Flow Cytometry in the Management of Breast Cancer

  • H. B. Muss
  • T. E. Kute


There is a pressing need for the further definition of prognostic factors capable of defining the clinical course of patients with primary breast cancer. Current data suggest that approximately 50% of women will present with node-negative (N -) disease, 35% with node-positive (N + ) disease, and 15% with metastases [37]. Of these patients, 25% with N - and 60% with N + will develop locally recurrent or metastatic disease over a 10-year follow-up period. Adjuvant chemotherapy and/or endocrine therapy following primary treatment provides potentially curative treatment for an additional 10%–25% of patients with N+ disease, and current trials suggest benefit in N- patients [35]. For patients with primary operable breast cancer, a continuing clinical dilemma related to the use of adjuvant therapy is the need to treat all patients of a given stage in order to provide effective treatment for only a small proportion of the population. Although tumor size, histologic grade, and steroid receptor status provide information suggesting recurrence risk for large groups of patients, there remains no satisfactory tool for accurate prediction of recurrence in the individual.


Breast Cancer Primary Breast Cancer Steroid Receptor High Proliferative Index Ploidy Status 
These keywords were added by machine and not by the authors. This process is experimental and the keywords may be updated as the learning algorithm improves.


Unable to display preview. Download preview PDF.

Unable to display preview. Download preview PDF.


  1. 1.
    Adami HO, Killander D (1984) Prediction of survival in breast cancer - a review. Acta Chir Scand 519: 25–34Google Scholar
  2. 2.
    Auer G, Eriksson E, Azavedo E, Caspersson T, Wallgren A (1984) Prognostic significance of nuclear DNA content in mammary adenocarcinoma in humans. Cancer Res 44: 394–396PubMedGoogle Scholar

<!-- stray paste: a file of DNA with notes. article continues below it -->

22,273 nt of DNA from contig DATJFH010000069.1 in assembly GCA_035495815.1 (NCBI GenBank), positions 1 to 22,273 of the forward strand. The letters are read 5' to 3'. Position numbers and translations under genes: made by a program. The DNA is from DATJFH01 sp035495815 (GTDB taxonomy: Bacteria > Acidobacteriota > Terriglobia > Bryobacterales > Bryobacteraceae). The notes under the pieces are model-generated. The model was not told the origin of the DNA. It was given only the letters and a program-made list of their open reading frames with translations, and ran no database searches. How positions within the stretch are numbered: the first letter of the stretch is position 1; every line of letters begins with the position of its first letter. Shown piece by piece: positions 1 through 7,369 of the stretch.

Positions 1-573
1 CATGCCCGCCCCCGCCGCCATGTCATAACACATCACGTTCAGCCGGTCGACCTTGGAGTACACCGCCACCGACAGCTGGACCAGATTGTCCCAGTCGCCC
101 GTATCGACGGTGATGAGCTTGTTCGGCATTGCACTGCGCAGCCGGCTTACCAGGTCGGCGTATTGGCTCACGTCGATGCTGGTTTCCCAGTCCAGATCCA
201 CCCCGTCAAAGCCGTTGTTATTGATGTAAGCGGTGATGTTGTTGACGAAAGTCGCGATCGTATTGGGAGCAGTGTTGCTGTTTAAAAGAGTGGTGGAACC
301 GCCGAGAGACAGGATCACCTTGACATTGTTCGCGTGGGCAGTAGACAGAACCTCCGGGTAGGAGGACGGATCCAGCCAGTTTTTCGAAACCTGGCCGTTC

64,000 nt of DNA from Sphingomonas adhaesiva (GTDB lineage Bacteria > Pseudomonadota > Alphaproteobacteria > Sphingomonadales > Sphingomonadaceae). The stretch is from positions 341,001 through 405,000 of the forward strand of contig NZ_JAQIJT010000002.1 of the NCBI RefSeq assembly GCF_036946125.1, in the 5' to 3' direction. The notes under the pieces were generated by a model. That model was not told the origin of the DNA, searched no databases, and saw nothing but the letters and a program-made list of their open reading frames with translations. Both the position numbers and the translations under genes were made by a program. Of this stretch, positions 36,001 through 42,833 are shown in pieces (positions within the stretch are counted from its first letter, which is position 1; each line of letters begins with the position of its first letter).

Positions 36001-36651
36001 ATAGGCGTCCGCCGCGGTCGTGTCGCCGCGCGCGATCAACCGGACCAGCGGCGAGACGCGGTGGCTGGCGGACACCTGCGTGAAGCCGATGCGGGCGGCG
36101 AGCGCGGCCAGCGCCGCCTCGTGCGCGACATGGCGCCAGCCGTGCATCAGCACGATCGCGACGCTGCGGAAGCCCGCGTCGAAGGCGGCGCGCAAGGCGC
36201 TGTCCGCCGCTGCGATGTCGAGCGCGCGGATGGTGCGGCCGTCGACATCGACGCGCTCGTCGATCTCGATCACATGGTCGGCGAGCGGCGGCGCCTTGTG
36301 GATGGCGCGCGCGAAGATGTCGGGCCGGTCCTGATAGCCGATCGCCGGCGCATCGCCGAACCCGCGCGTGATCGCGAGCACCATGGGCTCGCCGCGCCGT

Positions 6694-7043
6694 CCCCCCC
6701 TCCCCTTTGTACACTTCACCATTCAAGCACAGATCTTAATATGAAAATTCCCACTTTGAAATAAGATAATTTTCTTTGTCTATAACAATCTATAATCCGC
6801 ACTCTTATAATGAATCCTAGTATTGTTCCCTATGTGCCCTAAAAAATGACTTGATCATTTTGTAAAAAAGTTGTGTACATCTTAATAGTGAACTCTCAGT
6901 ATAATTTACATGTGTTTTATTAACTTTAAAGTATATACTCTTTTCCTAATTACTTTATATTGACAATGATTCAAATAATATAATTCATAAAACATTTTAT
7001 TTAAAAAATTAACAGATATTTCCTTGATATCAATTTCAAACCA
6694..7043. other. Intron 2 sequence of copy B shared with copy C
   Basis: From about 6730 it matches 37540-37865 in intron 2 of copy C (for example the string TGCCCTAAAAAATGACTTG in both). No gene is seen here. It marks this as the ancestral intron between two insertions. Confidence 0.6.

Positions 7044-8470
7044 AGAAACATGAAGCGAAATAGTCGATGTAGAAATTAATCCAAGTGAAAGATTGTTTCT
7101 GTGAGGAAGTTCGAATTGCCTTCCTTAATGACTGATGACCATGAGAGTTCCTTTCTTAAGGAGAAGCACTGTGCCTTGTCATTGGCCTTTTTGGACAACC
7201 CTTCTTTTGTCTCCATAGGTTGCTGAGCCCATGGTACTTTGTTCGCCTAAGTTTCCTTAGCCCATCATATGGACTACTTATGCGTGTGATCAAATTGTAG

3. 3.
    Azzopardi JP, Chepick OF, Hartmann WH, Jafarey NA, Llombart-Bosch A, Ozzello L, Rilke F, Sassano N, Sobin LH, Sommers SC, Stalsberg H, Sugar J, Williams HO (1982) The World Health Organization histological typing of breast tumors - second edition. Am J Clin Pathol 78: 806–816Google Scholar
  4. 4.
    Baisch H, Goehde W, Linden WA (1985) Analysis of PCP-data to determine the fraction of cells in the various phases of cell cycle. Radiat Environ Biophys 12: 31–39CrossRefGoogle Scholar
  5. 5.
    Barlogie B, Raber MN, Schumann J, Johnson TS, Drewinko B, Swartzendruber DE, Gohde W, Andreeff M, Freireich EJ (1983) Flow cytometry in clinical cancer research. Cancer Res 43: 3982–3997PubMedGoogle Scholar
  6. 6.
    Cornelisse CJ, Moolenaar AJ, Kooyman HJ (1985) Aneuploidy and survival in 566 breast cancer cases. International Conference on Analytical Cytometry XI. Hilton Head, SC, Abst. 340Google Scholar
  7. 7.
    Coulson PB, Thornthwaite JT, Woolley TW, Sugarbaker EV, Seckinger D, (1984) Prognostic indicators including DNA histogram type, receptor content, and staging related to human breast cancer patient survival. Cancer Res 44: 4187–4196PubMedGoogle Scholar
  8. 8.
    Cox DR: (1972) Regression models and life tables (with discussion). J R Stat Soc B 34: 187–220Google Scholar
  9. 9.
    Deshpande N, Mitchell I, Allen D, Morris R (1983) DNA content of carcinomas and prognosis in human breast cancer. Int J Cancer 32: 693–696PubMedCrossRefGoogle Scholar
  10. 10.
    Dressier L, Clark G, Owens M, Pounds G, Oldaker T, McGuire W (1987) DNA flow cytometry predicts for relapse in node negative breast cancer patients. Proc Am Soc Clin Oncol 6:57 (Abst)Google Scholar
  11. 11.
    Ewers SB, Langstrom E, Baldetorp B, Killander D (1984) Flow cytometric DNA analysis in primary breast carcinomas and clinicopathological correlations. Cytometry 5: 408– 419PubMedCrossRefGoogle Scholar